Now which lead me to one of the hardest decisions that I’ve had to make, to sell my taxable account to pay down our mortgage!
I know that there are many of you who disagree with our decision and would rather prefer to be invested in the stock market over paying down the mortgage early as possible. The on going debate over paying off the mortgage with low interest rate over the span of 15-30 years (30 years in my case) vs investing in the market is a hot debate. I believe that the right decision depends on the situation and for us we believe that paying off the mortgage early was the right choice for us. Our current mortgage is pretty low at 3.875% but owning our property out-right and having the peace of mind of not worrying about future mortgage payment is worth it to us. It definitely would give us the flexibility if one of us would lose our jobs in the future or when my wife decides to take off for a while and go part time while taking care of the kids.
We just love the idea of not having a monthly mortgage payment and rather only pay the property tax, HOA, and home insurance. Our current mortgage that includes our escrow + interest is $2199 a month but once we pay off that pesky mortgage, we estimate to pay around $926 a month instead. Once this is achieved, there will be so much more cash flow a month that we can max out our 401k and start to ramp up our taxable account again! Our ultimate plan is to pay off our mortgage in around 3 years.
We aren’t totally out of the market either as we are still funding our 401ks and the Roth IRA. I still have my dividend portfolio through my 401k plan through a brokerage link account with Fidelity that allows me to buy individual stocks. I’ve also increased my 401k contribution to 10% from 6%. My company matches 100% of 6%, which gives me enough to continue my dividend investing. My wife has also increased her 401k contribution to 7% from 6%. The extra amount after paying down our mortgage, we are funding the IRA account, which will fluctuate monthly. But our number one priority is to get rid of our mortgage as soon as possible!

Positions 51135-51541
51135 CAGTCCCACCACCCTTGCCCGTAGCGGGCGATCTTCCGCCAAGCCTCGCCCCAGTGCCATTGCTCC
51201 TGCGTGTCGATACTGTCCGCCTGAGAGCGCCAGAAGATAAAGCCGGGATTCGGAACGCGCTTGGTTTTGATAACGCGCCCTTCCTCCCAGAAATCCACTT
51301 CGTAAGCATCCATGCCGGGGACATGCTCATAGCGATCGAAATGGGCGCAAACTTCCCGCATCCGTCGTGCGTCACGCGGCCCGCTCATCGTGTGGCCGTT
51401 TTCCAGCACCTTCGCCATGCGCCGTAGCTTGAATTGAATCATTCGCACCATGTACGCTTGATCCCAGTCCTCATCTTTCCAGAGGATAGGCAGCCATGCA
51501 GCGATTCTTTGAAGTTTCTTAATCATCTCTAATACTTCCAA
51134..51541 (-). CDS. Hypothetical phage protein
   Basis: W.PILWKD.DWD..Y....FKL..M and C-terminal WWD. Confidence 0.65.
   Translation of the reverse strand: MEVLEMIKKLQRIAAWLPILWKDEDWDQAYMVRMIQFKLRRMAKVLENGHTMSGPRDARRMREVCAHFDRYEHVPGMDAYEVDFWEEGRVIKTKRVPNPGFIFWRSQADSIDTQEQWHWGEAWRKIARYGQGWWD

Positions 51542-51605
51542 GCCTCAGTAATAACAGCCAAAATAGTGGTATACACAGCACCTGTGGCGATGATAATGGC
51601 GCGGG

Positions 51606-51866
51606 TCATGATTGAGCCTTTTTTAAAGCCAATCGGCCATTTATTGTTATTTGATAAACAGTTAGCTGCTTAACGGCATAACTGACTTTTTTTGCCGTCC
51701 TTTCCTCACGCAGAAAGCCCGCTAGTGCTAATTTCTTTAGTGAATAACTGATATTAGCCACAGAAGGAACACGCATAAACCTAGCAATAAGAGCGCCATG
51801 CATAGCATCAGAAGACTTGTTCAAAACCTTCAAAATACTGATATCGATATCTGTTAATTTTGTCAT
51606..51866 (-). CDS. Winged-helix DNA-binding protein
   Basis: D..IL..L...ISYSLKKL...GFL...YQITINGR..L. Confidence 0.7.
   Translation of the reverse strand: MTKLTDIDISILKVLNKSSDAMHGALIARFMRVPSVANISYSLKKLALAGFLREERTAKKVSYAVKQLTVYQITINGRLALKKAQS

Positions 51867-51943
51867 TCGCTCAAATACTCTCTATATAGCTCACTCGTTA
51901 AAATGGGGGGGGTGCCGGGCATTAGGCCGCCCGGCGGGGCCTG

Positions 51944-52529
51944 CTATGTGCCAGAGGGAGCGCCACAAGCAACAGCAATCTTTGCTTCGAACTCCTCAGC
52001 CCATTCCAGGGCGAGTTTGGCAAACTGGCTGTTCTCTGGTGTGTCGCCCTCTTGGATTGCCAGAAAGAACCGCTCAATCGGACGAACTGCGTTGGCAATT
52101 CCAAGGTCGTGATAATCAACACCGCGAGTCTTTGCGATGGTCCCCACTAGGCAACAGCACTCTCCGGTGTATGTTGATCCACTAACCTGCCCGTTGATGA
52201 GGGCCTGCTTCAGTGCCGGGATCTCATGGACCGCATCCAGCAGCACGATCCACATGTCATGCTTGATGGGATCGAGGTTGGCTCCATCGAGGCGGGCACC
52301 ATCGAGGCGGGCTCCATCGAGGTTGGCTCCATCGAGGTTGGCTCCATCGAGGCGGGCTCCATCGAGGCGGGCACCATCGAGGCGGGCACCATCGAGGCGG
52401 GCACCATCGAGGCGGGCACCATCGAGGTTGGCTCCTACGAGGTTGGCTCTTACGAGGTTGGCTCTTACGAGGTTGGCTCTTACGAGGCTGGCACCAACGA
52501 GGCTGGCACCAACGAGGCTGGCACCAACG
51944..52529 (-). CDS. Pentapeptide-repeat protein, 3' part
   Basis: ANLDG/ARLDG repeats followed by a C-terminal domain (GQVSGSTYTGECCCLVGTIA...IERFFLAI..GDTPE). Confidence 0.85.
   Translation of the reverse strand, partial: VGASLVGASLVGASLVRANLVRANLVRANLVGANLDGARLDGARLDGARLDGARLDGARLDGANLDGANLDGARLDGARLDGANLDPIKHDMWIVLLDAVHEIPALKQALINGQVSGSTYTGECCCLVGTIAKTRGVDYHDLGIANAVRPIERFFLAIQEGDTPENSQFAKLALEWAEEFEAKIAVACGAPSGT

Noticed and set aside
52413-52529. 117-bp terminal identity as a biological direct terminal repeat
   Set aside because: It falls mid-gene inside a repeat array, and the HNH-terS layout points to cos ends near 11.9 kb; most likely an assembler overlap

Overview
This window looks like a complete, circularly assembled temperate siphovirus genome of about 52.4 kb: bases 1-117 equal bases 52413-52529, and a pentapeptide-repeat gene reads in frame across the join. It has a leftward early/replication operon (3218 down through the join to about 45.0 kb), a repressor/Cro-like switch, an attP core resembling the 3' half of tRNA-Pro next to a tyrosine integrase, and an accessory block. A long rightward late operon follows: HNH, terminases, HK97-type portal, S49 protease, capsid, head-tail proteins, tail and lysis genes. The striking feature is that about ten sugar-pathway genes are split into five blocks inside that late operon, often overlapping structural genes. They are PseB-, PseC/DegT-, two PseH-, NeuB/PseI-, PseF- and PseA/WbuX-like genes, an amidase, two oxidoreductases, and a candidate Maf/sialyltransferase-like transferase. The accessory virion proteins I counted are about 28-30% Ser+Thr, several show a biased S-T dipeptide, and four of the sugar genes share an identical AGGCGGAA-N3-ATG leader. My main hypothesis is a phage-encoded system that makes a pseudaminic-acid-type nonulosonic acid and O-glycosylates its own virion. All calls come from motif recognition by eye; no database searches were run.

It will be a huge battle for the next few years but I know that we can and will do this! Between our salary and bonuses that we each receive yearly, there is a very good chance of paying off our mortgage in 2 1/2 years! It also really depends on our expenses and living a more frugal life.
So far my taxable account was sold at $45,126. Once we pay down the principal of our current mortgage balance of $217,525, it will go down to $162,525. This instantly saves us $177.61 of interest per month! I’m also thinking of starting an amortization page to keep track of our mortgage to the day we pay it off. I hope you guys check in occasionally to follow us on our journey. I cannot wait until the day that our mortgage is paid off so that we can allocate all the cash flow back into our taxable account.